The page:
Some wisdom from Jack Wald:
The old days were a lot simpler. If I wanted to check to see if anyone had sent me a message, I went down the hill to the mailbox and got the mail. If someone sent a telegram, that would be delivered to me. If I was not there when someone called on the phone, there was no message left. There was no answering machine. There were not too many places to look.
But today? I need to check the mail, although fewer and fewer messages come to me via snail mail. I check the phone to see if the answering machine has a message. I need to check my fastmail account. I need to check my gmail account. I need to check my aol account, which I am in the process of abandoning. I need to check facebook for messages people have sent to me there. I need to check skype for messages people have left for me there. I have to check my cell phone to see if someone has sent a message. There have been times when I have been talking to someone via the computer and our fixed phone rings. So I have one earphone on each ear and then it has happened that my cell phone also rings and I have no ears left.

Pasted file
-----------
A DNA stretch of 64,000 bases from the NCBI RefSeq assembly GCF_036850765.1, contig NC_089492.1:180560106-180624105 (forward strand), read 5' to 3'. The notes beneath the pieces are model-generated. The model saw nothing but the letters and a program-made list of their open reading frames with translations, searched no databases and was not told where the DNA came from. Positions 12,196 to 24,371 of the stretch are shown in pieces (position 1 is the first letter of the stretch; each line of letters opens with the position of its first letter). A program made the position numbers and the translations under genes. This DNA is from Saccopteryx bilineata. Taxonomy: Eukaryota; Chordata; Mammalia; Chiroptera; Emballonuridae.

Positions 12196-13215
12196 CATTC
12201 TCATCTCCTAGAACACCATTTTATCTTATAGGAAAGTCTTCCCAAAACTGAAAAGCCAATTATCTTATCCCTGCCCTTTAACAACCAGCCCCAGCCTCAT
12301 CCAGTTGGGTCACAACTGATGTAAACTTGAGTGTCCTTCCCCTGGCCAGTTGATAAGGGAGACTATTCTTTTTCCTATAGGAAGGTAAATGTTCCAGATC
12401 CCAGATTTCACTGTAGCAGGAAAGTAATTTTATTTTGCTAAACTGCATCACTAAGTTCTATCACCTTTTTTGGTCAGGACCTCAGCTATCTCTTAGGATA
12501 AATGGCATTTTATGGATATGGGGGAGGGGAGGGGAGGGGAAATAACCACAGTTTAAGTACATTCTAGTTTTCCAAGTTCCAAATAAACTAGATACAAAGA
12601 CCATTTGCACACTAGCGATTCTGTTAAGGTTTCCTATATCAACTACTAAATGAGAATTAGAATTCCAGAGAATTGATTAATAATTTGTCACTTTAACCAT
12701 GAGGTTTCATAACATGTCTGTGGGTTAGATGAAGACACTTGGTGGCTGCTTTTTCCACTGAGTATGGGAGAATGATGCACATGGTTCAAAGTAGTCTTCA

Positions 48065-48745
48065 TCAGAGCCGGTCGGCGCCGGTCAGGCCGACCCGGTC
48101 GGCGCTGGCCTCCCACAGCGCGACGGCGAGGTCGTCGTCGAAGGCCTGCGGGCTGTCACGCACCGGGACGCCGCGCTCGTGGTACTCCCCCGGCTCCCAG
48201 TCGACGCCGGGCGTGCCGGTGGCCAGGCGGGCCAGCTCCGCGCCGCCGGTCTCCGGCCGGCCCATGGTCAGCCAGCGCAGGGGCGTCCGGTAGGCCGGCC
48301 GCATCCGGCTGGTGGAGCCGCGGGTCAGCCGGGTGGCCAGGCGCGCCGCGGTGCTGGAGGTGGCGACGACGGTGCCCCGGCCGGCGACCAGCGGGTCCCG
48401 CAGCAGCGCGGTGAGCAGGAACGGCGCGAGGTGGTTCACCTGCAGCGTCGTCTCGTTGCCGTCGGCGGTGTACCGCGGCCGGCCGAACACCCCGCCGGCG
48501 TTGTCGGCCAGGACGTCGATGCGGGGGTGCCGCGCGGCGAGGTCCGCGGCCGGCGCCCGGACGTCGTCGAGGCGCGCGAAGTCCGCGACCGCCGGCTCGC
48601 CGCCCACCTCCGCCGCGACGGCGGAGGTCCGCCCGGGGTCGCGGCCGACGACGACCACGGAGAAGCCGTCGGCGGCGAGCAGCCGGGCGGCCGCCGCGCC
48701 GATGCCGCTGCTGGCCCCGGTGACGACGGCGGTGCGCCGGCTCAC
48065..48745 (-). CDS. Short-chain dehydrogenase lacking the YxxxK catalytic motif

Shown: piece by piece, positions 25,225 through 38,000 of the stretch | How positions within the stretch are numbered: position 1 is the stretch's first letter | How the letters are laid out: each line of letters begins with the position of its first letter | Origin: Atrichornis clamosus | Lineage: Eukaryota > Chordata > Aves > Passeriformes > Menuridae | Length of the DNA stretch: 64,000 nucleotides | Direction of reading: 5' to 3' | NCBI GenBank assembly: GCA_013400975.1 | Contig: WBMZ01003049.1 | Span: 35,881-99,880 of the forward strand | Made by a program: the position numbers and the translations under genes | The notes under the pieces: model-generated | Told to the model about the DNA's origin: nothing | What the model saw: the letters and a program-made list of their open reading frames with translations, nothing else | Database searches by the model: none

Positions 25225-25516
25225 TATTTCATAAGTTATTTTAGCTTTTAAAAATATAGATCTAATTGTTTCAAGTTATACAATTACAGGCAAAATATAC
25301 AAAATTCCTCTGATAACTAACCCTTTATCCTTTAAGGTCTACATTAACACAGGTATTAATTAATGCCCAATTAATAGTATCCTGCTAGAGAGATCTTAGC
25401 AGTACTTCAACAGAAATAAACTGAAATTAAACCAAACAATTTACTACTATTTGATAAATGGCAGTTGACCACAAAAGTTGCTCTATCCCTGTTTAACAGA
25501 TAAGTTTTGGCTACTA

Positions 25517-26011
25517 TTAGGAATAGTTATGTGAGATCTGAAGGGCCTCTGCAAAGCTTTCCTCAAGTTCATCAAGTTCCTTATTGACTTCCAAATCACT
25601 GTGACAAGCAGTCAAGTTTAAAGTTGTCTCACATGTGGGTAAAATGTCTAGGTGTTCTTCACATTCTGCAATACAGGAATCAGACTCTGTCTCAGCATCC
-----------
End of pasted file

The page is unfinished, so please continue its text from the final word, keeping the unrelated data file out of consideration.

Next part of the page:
I get so busy talking and checking for messages that I forget to check to see if God has a message for me. Why doesn’t God adapt to the modern technology? Wouldn’t it be wonderful if you could go to your email account and discover God had emailed you with some encouragement or instruction or correction? Wouldn’t it be wonderful if your cell phone would ring and there would be a SMS from God?
But although I am sure God is not confused with technology as I am confused, he chooses not to use it. God prefers, the old-fashioned, tried and true method of speaking through the Holy Spirit into our lives.
Because God loves us, he wants us to grow in faith and none of our technological advances seem to improve on his method for doing this.
So don’t forget to take some time to push away the technology and sit and read your Bible and think and journal and listen. It may be that God has a message for you that you very much need to hear.